Archive | November 2014

Bring out your dead

Recent article:

Gagné, John. “Counting the Dead: Traditions of Enumeration and the Italian Wars.” Renaissance Quarterly 67, no. 3 (September 2014): 791–840.
Abstract: Methods for counting war deaths developed alongside structural changes in the ways that states enumerated mortality (for both fighters and citizens) between the fourteenth and sixteenth centuries. This paper argues that an alternative way to interpret observers’ comments on the magnitude and novelty of war damages during the Italian Wars (1494-1559) is to trace the history of enumerating mortality from the fourteenth century, using the Hundred Years’ War and the Black Death as departure points. Military heralds counted dead soldiers in Northern Europe and civic record keepers registered public mortality in Italy. Numbers carried cultural value. In war, disputants and observers used numbers rhetorically to argue political cases and to emphasize the scale of victories and defeats. By 1500, the proliferation of specific mortality numbers in public discourse–amplified by printed war reporting–forced observers to reckon with their meaning. The article concludes by illustrating how numbers entered memorial culture: monuments from the Italian Wars featured numbers as an index of the perceived magnitude of war in the sixteenth century.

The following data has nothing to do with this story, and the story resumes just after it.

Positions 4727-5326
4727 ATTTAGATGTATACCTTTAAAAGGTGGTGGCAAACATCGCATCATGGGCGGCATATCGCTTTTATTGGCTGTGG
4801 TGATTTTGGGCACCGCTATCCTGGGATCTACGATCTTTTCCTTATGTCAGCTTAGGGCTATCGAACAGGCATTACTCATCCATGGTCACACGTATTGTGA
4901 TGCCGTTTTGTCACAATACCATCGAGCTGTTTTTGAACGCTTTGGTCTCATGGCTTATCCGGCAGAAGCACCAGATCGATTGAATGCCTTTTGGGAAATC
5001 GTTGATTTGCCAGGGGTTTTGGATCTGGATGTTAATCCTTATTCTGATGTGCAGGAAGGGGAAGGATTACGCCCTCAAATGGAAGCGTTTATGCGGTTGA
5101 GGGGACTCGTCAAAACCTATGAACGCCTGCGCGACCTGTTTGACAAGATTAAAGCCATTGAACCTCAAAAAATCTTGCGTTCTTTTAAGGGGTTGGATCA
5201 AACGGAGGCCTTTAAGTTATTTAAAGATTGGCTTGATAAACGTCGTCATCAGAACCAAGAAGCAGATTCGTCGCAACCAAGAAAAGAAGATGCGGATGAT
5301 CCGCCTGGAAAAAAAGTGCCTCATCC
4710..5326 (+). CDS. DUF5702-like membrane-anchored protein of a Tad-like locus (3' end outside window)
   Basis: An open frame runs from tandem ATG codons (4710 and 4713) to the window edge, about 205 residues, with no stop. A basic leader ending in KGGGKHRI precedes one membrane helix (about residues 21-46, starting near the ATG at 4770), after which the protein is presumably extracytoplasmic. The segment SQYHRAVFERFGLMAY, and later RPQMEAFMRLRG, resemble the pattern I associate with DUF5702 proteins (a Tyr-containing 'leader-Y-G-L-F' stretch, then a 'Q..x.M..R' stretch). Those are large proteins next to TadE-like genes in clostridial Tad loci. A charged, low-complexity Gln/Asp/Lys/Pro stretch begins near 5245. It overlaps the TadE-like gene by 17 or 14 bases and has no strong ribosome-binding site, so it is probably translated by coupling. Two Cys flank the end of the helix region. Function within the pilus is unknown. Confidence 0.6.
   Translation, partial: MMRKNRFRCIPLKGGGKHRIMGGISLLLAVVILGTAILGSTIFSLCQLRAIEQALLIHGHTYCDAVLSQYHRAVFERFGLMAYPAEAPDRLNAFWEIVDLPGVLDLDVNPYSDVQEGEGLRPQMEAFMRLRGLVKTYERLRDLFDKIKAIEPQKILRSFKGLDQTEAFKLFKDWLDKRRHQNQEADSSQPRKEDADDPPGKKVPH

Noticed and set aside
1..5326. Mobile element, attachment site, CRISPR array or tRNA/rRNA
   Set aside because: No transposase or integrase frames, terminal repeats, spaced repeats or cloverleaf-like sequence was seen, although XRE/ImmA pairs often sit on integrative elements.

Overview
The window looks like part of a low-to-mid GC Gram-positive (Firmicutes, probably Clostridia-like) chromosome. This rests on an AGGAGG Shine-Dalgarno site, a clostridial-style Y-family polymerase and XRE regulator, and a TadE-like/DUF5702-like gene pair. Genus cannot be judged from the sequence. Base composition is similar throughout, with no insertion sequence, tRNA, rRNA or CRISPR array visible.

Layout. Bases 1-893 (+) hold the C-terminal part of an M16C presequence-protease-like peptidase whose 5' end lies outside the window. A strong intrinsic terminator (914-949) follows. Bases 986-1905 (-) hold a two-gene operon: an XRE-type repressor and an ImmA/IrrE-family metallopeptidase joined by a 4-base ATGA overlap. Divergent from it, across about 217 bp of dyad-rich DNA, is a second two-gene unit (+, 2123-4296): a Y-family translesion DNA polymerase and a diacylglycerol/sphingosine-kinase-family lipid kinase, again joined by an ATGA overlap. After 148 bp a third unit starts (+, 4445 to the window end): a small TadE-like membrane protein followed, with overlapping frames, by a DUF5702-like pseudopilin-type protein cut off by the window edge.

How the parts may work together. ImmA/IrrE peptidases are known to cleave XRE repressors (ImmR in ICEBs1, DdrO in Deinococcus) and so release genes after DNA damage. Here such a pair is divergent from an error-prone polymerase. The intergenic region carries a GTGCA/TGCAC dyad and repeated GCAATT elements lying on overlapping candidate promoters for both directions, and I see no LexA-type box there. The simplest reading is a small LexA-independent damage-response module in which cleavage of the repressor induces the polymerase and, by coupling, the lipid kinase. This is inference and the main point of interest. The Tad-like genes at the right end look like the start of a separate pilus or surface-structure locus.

How, you may ask, did I know that an article would be published on mortality rates? Just psychic, I guess.
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Sense and Sensibility

New article on the psyche of mid/late-18C soldiers:

Shaw, Philip. “Longing for Home: Robert Hamilton, Nostalgia and the Emotional Life of the Eighteenth-Century Soldier.” Journal for Eighteenth-Century Studies, December 1, 2014.
Abstract: This article focuses on Robert Hamilton’s The Duties of a Regimental Soldier (1787; rev edn 1794). The article places Hamilton’s case study of a common soldier suffering from nostalgia, a potentially fatal disease of the imagination arising in displaced young recruits and in young women removed from their families, within the broader contexts of the history of medical education, contemporary theories of the passions, ideas of military discipline and the culture of sensibility. Hamilton’s treatment of nostalgia raises questions about the relations between class and sensibility, between literature and science, and between medical professionalism and the gendered nature of military identity.
Fortunately, I think we now have a vaccine for nostalgia, thank god.

The smallest of wars

Recent issue of the journal Small Wars & Insurgencies includes two articles on early modern partisan sniping, as well as several more on the Revolutionary and Napoleonic period.

To wit:

Deruelle, Benjamin. “The Sixteenth-Century Antecedents of Special Operations ‘small War.’” Small Wars & Insurgencies 25, no. 4 (July 4, 2014): 754–66.